industrial relations

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industrial relations

  1. the general state of relationships between management, TRADE UNIONS and workforce.
  2. the process of determining rates of pay and conditions of employment by COLLECTIVE BARGAINING, the institutions and procedures in which this is done, and the relationships between the key people (for example SHOP STEWARDS and industrial relations managers) involved.

    Industrial relations can therefore refer to both the day-to-day relationship between workers and their supervisor and the more specialized activity of formal NEGOTIATIONS and CONSULTATION. The main subjects of industrial relations include PAY and conditions and, from the employers' perspective, achieving desired levels of productivity in part through the enforcement of work discipline. Industrial relations problems can arise where employees believe that too much effort is required from them for a given set of rewards or that work discipline is harsh or inequitable.

    Industrial relations is often also referred to as ‘labour relations’ or (more commonly today) ‘employee relations’. Many managers prefer the latter term since it is thought to avoid the connotations of conflict and trade unionism associated with both ‘industrial relations’ and ‘labour relations’.

    Within organizations, industrial relations management is often one of the duties of PERSONNEL MANAGEMENT, although in many cases negotiation over pay is done by managers whose primary responsibilities lie outside the field. Much of the day-to-day conduct of industrial relations is undertaken by LINE MANAGERS.

Collins Dictionary of Business, 3rd ed. © 2002, 2005 C Pass, B Lowes, A Pendleton, L Chadwick, D O’Reilly and M Afferson

industrial relations

the relationships between employees and employers in terms of day-to-day worker-manager dealings and the more formal procedures and institutions through which the two groups determine PAY and conditions of employment. COLLECTIVE BARGAINING is the main means used to determine pay and conditions, and where employers and workers are unable to settle these matters through negotiation, INDUSTRIAL DISPUTES, in particular STRIKES and LOCK-OUTS, may ensue unless the two parties can find alternative means of settling their disputes, such as CONCILIATION, MEDIATION and ARBITRATION.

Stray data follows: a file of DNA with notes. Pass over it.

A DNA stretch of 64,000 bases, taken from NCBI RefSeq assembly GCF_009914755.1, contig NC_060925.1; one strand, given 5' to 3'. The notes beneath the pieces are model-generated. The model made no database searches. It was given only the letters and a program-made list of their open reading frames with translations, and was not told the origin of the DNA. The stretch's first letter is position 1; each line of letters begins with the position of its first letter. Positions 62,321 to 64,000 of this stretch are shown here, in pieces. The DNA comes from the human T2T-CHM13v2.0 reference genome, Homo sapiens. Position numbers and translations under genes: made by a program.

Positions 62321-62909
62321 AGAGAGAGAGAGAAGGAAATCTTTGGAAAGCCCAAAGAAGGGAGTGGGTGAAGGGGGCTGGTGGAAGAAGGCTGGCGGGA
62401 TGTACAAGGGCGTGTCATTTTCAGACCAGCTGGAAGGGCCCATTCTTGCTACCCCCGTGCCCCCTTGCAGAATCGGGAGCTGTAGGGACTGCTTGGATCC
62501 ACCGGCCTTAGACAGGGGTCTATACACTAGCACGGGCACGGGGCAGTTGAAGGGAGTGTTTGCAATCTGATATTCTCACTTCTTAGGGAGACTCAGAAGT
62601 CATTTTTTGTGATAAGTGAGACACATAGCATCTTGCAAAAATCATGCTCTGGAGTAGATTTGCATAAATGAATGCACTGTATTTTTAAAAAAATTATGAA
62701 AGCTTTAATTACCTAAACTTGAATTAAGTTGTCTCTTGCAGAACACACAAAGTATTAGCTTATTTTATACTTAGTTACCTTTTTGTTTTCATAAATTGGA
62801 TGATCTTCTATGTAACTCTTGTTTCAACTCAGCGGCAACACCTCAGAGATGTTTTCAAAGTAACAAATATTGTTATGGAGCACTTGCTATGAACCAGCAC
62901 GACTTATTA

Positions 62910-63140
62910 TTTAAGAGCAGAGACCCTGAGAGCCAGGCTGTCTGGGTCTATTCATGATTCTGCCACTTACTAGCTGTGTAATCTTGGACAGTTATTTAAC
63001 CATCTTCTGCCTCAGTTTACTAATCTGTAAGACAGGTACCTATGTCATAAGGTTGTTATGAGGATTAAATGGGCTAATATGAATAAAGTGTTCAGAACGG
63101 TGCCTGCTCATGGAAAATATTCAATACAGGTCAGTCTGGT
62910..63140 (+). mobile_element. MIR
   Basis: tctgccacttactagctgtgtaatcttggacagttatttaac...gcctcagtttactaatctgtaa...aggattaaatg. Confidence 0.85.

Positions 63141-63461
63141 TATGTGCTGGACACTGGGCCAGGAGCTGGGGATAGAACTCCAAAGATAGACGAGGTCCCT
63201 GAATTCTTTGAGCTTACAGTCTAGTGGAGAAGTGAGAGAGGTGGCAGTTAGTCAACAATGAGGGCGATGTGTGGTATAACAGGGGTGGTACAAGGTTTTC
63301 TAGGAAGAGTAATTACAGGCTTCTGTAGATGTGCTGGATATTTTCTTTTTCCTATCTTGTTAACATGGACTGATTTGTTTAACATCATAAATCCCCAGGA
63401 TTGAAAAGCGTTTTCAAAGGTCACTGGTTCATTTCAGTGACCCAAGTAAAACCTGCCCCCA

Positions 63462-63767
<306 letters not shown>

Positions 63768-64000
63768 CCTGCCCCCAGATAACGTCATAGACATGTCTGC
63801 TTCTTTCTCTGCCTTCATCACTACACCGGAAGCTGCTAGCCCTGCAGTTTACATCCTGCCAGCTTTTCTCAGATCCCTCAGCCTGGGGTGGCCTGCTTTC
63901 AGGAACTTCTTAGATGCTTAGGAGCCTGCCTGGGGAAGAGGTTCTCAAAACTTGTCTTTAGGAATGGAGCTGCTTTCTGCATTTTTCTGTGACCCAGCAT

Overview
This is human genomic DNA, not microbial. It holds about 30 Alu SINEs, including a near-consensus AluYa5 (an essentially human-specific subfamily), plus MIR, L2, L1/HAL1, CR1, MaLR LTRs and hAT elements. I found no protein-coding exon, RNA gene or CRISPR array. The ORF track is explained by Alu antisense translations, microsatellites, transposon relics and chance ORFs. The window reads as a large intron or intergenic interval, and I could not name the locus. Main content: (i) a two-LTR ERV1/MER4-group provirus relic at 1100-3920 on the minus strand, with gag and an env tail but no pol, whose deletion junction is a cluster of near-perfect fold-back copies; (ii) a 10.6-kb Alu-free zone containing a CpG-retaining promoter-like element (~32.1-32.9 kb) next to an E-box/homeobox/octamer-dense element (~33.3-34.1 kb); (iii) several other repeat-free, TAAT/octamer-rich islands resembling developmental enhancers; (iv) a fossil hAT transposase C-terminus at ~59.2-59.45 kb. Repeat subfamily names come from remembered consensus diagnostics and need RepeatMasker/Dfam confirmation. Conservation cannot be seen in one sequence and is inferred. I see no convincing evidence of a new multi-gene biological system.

The general state of relationships between managers and their employees, often represented as a group by TRADE UNIONS, can have significant implications for the effectiveness and competitiveness of the organization and the general health of the economy Poor industrial relations can lead to an inefficient use of labour resources, with poor labour flexibility and RESTRICTIVE LABOUR PRACTICES (overmanning, demarcation restrictions) resulting in reduced PRODUCTIVITY. In addition, strikes involving the loss of working days can seriously disrupt production and lower output. The potential conflict between employers and workers over pay and employment conditions is part of the continuing ‘tug of war’ over the share of NATIONAL INCOME going to CAPITAL and LABOUR respectively.

Because of the importance of good industrial relations in enhancing economic performance, governments have attempted to foster collaborative arrangements between employers and employees through, for example, EMPLOYEE SHARE OWNERSHIP PLANS and WORKER PARTICIPATION.

Collins Dictionary of Economics, 4th ed. © C. Pass, B. Lowes, L. Davies 2005
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